Fail. They should have built in true interoperability from the get go, across all devices – period. Doing so in stages can only lead to a Here, there, everywhere patchwork.

UPDATE: Former Microsoftie Robert Scoble has gushed his views out. Yes I also like the dialogic RSS capability, by Robert you sum up why its a fail before its even out of the blocks:

Mac support? Coming in the future. Nokia support? Unclear. iPhone support? Ask Steve Jobs (translation: will be very limited due to Apple’s complete control of that platform). Firefox support? Yes! Linux support? What’s that?

[Via TechCrunch]

Peerfluentiality: How To Rank The Success Of A Social Media App

I’ve been pondering the right algorithm for measuring the success of a social media app – what may be called the apps ability to incite peerfluence. I first came across this term courtesy of Stowe Boyd via Twitter and also note that Social Media‘s Seth Goldstein used it in his company’s ad:tech SF press release as well.

UPDATE: Turns out that peerfluence is a registered trademark of a company called peerFluence – see comment below from their CMO, Bill Franchey. I’ve also had a call from their CEO, Darren Johnston and we are playing phone tag – I’m keen to hear more about what they do :) . To clear up any misconceptions, real or otherwise, my point above re Social Media should not be construed as inferring any relationship between these two companies. In addition, I’ll change the word I use from peerfluence to peerinfluence for the rest of this post.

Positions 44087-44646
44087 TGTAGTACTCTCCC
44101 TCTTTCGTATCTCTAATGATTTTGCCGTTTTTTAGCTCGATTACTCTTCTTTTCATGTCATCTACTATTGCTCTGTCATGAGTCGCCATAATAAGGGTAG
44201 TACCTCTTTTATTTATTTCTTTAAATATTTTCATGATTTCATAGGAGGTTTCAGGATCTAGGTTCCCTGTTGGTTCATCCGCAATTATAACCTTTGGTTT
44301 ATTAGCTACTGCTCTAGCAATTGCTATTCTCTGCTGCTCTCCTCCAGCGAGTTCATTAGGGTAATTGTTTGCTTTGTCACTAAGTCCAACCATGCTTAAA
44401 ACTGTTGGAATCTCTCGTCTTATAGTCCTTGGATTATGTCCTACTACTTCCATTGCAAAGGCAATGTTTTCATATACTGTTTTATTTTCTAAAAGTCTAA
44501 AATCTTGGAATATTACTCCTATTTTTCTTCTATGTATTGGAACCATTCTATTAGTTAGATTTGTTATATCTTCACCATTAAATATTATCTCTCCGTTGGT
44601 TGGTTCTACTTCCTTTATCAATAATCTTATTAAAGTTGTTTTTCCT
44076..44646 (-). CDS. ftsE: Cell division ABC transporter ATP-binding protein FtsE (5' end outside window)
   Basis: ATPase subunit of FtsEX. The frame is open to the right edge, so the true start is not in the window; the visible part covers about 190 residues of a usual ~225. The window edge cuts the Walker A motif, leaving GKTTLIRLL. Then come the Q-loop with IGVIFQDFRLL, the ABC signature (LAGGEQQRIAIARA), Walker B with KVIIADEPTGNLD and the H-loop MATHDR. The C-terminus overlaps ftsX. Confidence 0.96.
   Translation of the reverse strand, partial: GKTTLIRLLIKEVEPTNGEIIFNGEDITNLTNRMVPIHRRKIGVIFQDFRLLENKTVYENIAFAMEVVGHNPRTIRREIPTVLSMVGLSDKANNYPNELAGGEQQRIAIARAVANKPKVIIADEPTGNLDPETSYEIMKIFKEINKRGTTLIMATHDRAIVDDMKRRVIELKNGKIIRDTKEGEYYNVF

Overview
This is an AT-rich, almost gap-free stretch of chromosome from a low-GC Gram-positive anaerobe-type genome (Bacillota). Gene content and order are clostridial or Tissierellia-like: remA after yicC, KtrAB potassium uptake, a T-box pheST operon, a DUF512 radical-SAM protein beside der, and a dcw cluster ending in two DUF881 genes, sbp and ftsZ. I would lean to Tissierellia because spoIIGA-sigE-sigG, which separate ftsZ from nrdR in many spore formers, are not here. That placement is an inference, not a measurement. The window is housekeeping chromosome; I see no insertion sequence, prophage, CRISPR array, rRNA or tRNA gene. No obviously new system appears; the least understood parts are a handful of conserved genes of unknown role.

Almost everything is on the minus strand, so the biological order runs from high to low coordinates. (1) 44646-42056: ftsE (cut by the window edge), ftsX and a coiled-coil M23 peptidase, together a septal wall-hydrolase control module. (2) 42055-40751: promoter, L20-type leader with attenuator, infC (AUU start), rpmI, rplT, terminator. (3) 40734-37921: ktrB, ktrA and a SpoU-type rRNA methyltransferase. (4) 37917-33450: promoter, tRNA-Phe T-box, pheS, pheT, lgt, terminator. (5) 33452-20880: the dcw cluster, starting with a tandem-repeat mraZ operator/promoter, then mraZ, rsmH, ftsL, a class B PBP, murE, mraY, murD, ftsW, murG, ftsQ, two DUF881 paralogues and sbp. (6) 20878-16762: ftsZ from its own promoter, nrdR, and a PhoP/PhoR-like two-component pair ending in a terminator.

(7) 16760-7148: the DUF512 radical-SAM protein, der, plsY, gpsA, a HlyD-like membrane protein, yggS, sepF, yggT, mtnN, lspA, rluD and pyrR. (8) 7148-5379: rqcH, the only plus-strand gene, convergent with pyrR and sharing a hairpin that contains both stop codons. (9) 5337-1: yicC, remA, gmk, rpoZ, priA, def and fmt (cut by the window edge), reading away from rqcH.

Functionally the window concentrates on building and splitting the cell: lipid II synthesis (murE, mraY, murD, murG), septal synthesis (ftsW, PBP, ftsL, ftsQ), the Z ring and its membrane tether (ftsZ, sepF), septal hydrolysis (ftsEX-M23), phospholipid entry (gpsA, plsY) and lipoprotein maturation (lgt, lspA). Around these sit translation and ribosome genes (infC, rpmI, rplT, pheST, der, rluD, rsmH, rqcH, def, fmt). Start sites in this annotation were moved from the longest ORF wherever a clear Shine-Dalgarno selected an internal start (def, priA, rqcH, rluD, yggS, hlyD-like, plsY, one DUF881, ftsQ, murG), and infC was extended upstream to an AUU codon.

Peerinfluence can be defined as the ability for one person’s actions to influence their peers. Some folks have a high level of peerinfluence, like the inimitable Robert Scoble – I witnessed this first hand when he blogged about Yoick. Other people have become increasingly peerinfluential, such as Chris Saad, the founder of the Dataportability Group.

I believe that we can call a social media app’s ability to incite peerinfluence as its level of peerfluentiality. This is on the one hand a metric of the app’s ability to attract people who already have a high level of peerinfluence and get them to spread the word about it. On the other hand it is also a metric of how many times and for how long the average person spreads the word.

In determining the peerfluentiality ranking of an app there are a number of factors that need to be taken into account:

* Installs – how many installs in total across all networks and platforms

* Networks – how many networks the app is running on

* Platforms – is it running across social networks, the wider web and mobile

* Network effect – basic level (is there simple cross referral “house ads” between disparate apps,)

* Network effect – advanced level (does the network consist of strategically interconnected apps that apply the same game metaphor, storyline or tap the same demographic; are the cross referrals more subtle, eg the Zynga toolbar)